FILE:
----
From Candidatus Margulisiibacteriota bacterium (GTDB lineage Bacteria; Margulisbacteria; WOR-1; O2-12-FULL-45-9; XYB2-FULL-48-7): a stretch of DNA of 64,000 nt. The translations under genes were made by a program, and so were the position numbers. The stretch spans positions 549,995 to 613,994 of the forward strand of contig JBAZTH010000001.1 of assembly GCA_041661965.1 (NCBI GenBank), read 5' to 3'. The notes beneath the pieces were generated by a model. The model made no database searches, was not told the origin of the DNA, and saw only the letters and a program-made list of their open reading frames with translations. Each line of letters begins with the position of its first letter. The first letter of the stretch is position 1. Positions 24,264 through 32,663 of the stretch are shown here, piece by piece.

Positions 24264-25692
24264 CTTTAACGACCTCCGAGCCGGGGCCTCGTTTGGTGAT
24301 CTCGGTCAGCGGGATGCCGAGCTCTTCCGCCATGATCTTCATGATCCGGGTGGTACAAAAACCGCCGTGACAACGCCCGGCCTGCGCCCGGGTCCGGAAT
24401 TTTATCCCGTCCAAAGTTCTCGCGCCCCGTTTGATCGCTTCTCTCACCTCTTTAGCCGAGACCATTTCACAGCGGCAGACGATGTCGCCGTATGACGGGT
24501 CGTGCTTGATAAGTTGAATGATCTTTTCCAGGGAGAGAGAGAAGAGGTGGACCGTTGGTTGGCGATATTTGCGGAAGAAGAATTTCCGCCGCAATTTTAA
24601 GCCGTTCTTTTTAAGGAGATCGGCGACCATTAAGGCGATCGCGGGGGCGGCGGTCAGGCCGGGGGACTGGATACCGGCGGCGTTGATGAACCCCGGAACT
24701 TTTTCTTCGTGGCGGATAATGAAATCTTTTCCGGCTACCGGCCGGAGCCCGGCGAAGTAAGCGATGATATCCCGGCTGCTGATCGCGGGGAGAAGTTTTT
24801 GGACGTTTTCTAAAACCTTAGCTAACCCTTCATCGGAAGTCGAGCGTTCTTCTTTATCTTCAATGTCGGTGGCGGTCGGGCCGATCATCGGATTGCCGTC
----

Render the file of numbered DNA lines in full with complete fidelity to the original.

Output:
From Candidatus Margulisiibacteriota bacterium (GTDB lineage Bacteria; Margulisbacteria; WOR-1; O2-12-FULL-45-9; XYB2-FULL-48-7): a stretch of DNA of 64,000 nt. The translations under genes were made by a program, and so were the position numbers. The stretch spans positions 549,995 to 613,994 of the forward strand of contig JBAZTH010000001.1 of assembly GCA_041661965.1 (NCBI GenBank), read 5' to 3'. The notes beneath the pieces were generated by a model. The model made no database searches, was not told the origin of the DNA, and saw only the letters and a program-made list of their open reading frames with translations. Each line of letters begins with the position of its first letter. The first letter of the stretch is position 1. Positions 24,264 through 32,663 of the stretch are shown here, piece by piece.

Positions 24264-25692
24264 CTTTAACGACCTCCGAGCCGGGGCCTCGTTTGGTGAT
24301 CTCGGTCAGCGGGATGCCGAGCTCTTCCGCCATGATCTTCATGATCCGGGTGGTACAAAAACCGCCGTGACAACGCCCGGCCTGCGCCCGGGTCCGGAAT
24401 TTTATCCCGTCCAAAGTTCTCGCGCCCCGTTTGATCGCTTCTCTCACCTCTTTAGCCGAGACCATTTCACAGCGGCAGACGATGTCGCCGTATGACGGGT
24501 CGTGCTTGATAAGTTGAATGATCTTTTCCAGGGAGAGAGAGAAGAGGTGGACCGTTGGTTGGCGATATTTGCGGAAGAAGAATTTCCGCCGCAATTTTAA
24601 GCCGTTCTTTTTAAGGAGATCGGCGACCATTAAGGCGATCGCGGGGGCGGCGGTCAGGCCGGGGGACTGGATACCGGCGGCGTTGATGAACCCCGGAACT
24701 TTTTCTTCGTGGCGGATAATGAAATCTTTTCCGGCTACCGGCCGGAGCCCGGCGAAGTAAGCGATGATATCCCGGCTGCTGATCGCGGGGAGAAGTTTTT
24801 GGACGTTTTCTAAAACCTTAGCTAACCCTTCATCGGAAGTCGAGCGTTCTTCTTTATCTTCAATGTCGGTGGCGGTCGGGCCGATCATCGGATTGCCGTC